!Re: Nuke Redmond!

From: Richard Erlacher <edick_at_idcomm.com>
Date: Thu Apr 6 14:10:13 2000

Please see embedded comments below.


----- Original Message -----
From: John Wilson <wilson_at_dbit.dbit.com>
To: <classiccmp_at_classiccmp.org>
Sent: Thursday, April 06, 2000 11:55 AM
Subject: Re: !Re: Nuke Redmond!

> On Thu, Apr 06, 2000 at 01:00:56PM -0400, Bill Pechter wrote:
> > I do none of the above but my Win95 desktop intermittantly blows
> > chunks and drops ethernet IP connectivity. I've seen this less often
> > with Win98...
> I wish I'd gotten that far, but W98 doesn't even like my SVGA enough to
> give me a really usable display, I loaded all the drivers (and it's a
> generic Trident PCI VGA, not some oddball thing) but no matter what I set
> it to it always snaps back into 16-color mode at the lowest resolution.
> Works OK under NT but the system keeps locking up, and half the time the
> mouse doesn't get detected so it takes a few reboots to get it going.
I've used the same Trident 9680's in my Windows boxes since they first came
out. Before that, I used Trident 8900's of various flavors, and the
occasional 9440 on a VLB box. The only problem I've ever had at ANY
resolution is the fact that it looks so much like its predecessor, the
"Trident SuperVGA" for which Windows provides a driver, that it stubbornly
hangs on to it. It gives up if you load the correct driver using the
Device Manager's "update driver" procedure.
> > > I've never wanted to become an expert on *NIX and its kin, but IIRC,
if you
> > > make any changes to the system you not only have to restart the
system, you
> > > have to recompile several modules, including, in some cases, the
> >
> > If you're adding new device driver -- maybe. Not if the one was
> > alread compiled for that kernel.
> I don't know about other Unices but loadable drivers on Linux work *very*
> well these days. I wrote a couple recently and I just love how you can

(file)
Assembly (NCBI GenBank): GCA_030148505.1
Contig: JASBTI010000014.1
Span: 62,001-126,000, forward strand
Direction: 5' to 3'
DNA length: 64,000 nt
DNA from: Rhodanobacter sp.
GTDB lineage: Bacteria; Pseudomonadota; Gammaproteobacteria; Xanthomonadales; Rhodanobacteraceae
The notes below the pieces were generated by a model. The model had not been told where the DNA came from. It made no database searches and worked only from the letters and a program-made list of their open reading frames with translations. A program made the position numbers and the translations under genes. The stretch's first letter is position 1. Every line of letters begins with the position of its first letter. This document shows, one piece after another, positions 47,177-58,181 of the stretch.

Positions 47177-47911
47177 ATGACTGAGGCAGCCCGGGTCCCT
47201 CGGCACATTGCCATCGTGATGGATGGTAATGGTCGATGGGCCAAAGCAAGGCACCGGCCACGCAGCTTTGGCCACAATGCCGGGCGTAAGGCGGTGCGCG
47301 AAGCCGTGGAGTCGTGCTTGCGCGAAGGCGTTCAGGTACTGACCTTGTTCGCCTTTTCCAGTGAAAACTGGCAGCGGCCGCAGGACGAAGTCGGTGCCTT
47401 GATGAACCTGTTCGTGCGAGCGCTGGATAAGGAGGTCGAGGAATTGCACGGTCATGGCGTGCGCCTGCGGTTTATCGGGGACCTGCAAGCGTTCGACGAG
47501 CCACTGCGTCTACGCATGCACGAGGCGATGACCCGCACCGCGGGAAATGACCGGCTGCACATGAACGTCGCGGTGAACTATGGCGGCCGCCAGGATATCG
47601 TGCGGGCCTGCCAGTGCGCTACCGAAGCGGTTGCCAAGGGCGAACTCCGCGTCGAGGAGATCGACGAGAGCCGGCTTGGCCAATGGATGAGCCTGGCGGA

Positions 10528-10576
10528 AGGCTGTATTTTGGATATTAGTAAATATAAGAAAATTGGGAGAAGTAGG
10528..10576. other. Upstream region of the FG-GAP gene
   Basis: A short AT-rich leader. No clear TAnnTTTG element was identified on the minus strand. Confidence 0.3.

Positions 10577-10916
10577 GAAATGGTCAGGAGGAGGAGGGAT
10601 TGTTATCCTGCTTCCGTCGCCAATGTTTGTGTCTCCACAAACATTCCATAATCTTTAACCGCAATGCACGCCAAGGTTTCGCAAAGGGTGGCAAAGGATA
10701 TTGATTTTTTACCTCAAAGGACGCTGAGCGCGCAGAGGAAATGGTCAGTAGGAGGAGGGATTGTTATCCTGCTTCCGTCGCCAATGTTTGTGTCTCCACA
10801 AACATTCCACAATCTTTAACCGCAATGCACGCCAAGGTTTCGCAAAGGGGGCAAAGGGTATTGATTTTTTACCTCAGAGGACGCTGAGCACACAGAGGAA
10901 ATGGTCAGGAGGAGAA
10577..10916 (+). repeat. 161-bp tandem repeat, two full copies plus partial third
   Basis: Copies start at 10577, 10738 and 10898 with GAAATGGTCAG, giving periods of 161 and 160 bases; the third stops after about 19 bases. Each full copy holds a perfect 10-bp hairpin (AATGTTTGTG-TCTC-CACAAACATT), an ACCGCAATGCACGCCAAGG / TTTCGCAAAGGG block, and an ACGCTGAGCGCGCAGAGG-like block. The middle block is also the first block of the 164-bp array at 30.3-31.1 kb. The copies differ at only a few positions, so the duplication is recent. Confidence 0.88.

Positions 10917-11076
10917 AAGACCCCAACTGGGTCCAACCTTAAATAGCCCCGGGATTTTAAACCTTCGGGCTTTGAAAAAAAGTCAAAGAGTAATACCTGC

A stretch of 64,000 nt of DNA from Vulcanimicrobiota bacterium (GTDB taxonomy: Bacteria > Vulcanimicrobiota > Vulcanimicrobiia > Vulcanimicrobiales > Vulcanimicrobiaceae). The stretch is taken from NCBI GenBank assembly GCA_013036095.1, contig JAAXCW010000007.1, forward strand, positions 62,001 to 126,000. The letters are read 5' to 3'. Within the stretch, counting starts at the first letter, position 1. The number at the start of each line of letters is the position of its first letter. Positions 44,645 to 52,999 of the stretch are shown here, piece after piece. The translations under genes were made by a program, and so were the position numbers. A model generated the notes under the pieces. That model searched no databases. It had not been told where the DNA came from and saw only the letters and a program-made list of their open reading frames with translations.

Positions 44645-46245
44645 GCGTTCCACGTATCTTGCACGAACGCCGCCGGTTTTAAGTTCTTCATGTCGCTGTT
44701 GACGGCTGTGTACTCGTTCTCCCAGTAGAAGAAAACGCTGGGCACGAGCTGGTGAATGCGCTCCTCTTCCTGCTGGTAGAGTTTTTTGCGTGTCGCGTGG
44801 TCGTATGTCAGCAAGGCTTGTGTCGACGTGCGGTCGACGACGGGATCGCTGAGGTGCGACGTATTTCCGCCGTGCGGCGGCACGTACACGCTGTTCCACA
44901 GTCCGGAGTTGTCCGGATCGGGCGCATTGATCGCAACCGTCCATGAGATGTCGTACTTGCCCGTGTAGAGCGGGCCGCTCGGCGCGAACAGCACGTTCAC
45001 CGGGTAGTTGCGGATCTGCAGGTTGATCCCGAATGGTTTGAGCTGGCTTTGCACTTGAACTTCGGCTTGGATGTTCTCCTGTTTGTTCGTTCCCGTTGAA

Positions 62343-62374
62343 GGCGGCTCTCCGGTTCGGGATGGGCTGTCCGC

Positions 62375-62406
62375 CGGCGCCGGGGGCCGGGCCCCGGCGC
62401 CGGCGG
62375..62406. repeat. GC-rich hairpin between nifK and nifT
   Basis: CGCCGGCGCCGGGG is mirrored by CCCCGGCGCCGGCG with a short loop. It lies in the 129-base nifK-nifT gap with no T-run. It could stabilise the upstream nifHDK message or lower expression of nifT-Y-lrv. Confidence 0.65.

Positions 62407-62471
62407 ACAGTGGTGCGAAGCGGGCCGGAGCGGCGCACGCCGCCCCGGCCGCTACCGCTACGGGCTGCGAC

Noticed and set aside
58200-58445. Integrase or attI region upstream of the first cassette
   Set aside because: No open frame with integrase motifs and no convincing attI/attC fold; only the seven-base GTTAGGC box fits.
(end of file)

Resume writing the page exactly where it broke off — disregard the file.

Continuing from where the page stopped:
> "make" and by the time you're done, the new driver has replaced the old
> and it's all initialized and ready to go. Took me a couple of days before
> I even managed to crash the system the first time (through pointer bugs
> in ring 0 code), definitely a very nice environment, if you're willing to
> swallow the idea of writing device drivers in an HLL in the first place.
My problem with LINUX is that the only thing for which I've wanted to
utilize LINUX as a NETWARE substitute, via the MARS NWE vehicle that comes
with it. Though I'm told it is quite solid, I've never seen a document
about that program that explains it well enough that I can get it to work.
LINUX claims it's loaded the MARS stuff and claims that the Network is
running, but it doesn't have enough information about the simple low-level
configuration details to permit development of a rigorous sequence of
actions to make it work. The doc's are full of self-contradictions, e.g.
omission, in places, of key words such as "not" thereby making it hard to
decipher. I'm considering acquiring the "file and print services for
NETWARE networks" module for NT and replacing the NETWARE box with that.
The only thing stopping me is that I'm not sure it works with the bare-bones
IPX interface. The ODI driver set is too large to make the DOS memory
useable for what I need. Even so, the ODI drivers and shell are only half
the size of the smallest "other" driver set.
> John Wilson
> D Bit
Received on Thu Apr 06 2000 - 14:10:13 BST

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